Kazakhstan Seeks Foreign Investment Cargiant, QPR Battle To Build Homes McIlroy Takes Time To Focus On Lawsuit Government, Football Chiefs Launch Group Kompany Stars In Skreamer Boot Ad Webster To Resign As Patron If Evans Returns Sunderland To Refund Fans' Ticket Costs Richard Phillips Ousted In Boardroom Coup IOC Seeking Bid Cities For 2024 Games Stoke City Complains To BBC
Enter amount in full numerical value, without currency symbol or commas (ex: 3000000).
Upcoming Conferences and Events
SBD Global/August 7, 2012/Olympics
Bolt's Gold Means More Sponsors, Compliments From Coe, Parties In Kingston
Published August 7, 2012
WINNING PRAISE: In London, Owen Gibson cited LOCOG Chair Sebastian Coe saying Bolt's victory in a new Olympic record time was "never in doubt," complementing his ability to "close the deal." Coe said that Bolt possessed an "unerring ability to deliver when the pressure was at its most intense." Coe: "Whatever you say about the gestures and the cabaret, the guy knows how to close the deal. That is the essential and crucial asset in these championships. I never thought he would lose last night. The difference between winning and losing is the way you control yourself for the last 40 minutes, and he does that to perfection" (GUARDIAN, 8/6).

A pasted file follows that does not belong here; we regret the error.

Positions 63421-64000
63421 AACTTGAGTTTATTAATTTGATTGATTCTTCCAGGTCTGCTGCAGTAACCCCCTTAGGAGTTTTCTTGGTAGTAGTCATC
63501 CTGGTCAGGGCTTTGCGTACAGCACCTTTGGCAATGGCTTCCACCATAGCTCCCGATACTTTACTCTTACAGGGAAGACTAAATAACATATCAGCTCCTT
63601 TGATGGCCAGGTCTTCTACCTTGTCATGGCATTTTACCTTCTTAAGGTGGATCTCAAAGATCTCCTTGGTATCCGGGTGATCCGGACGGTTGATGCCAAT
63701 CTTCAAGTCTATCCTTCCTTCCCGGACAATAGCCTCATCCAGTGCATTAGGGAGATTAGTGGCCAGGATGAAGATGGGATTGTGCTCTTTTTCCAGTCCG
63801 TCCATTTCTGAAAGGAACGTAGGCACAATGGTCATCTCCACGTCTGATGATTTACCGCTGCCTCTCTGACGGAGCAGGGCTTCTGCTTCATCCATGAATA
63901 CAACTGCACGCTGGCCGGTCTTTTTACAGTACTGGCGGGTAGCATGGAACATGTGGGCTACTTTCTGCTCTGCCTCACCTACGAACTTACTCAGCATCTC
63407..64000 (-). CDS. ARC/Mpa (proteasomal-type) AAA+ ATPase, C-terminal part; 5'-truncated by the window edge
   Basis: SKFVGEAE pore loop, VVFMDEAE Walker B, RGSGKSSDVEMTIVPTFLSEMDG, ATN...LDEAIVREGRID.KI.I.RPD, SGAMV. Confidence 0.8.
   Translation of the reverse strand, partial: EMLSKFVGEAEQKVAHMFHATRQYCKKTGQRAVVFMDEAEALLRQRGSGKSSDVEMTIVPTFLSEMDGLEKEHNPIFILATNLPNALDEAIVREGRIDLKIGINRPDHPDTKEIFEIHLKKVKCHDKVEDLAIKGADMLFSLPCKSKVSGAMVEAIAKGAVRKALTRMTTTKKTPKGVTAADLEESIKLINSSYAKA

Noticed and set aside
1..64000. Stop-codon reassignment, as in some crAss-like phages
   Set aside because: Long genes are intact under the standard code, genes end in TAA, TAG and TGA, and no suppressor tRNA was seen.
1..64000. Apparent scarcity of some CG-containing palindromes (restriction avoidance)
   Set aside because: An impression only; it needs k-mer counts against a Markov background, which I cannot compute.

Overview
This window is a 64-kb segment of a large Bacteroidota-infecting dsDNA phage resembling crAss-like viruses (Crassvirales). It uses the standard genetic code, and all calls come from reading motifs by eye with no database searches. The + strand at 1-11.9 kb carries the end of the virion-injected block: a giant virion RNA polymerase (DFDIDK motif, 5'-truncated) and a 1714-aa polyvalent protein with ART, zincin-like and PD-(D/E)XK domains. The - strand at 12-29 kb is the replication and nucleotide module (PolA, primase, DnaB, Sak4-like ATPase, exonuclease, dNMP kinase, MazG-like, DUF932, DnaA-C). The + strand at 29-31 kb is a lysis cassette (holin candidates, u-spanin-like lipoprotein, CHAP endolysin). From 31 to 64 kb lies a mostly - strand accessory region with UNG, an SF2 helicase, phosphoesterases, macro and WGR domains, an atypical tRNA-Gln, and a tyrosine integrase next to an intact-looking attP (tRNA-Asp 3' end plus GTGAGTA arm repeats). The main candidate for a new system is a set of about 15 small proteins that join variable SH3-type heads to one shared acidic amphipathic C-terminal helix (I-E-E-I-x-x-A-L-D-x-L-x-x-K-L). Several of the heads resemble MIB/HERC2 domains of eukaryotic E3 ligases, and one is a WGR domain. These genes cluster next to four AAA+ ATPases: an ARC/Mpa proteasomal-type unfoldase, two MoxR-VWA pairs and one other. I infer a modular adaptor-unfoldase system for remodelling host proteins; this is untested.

CITY OF GOLD: Also in London, Kwesi Mugisa wrote on the eve of celebrating Jamaica's 50th year of independence, a historic one-two by Bolt and his countryman and training partner Yohan Blake was "more than enough reason" to send spectators who marched to the city centre of Kingston into a "joyous frenzy." Celebrations included blaring plastic horns, banging pot covers and motorists honking their horns, who were "oblivious to the fact that everything in the usually busy thoroughfare had ground to a halt." Some went as far as to compare Bolt's accomplishments with those of another "popular Jamaican icon." Kingston local Damion Brown said following the final, "Usain take over from Bob Marley. It was Bob that was Jamaica hero. Now is Usain" (GUARDIAN, 8/6).
THE DRAWBACK: Bolt said that his normal routine had been "disrupted by the myriad rules" imposed by organisers of the London Games. Bolt: "There are a lot of rules, oh my God. You can't do anything. I was coming and wanted to bring my tablets in, and they said I couldn't. I asked why. It is just a rule. I had my skipping rope in my bag, and they said I can't bring it in. Why? It is just a rule." Bolt said that he hoped to defend his title in Rio. Bolt: "I'll be 30, but I hope I'll be there. This Gold means I am one step closer to being a legend, so I'm working toward that" (London TELEGRAPH, 8/6).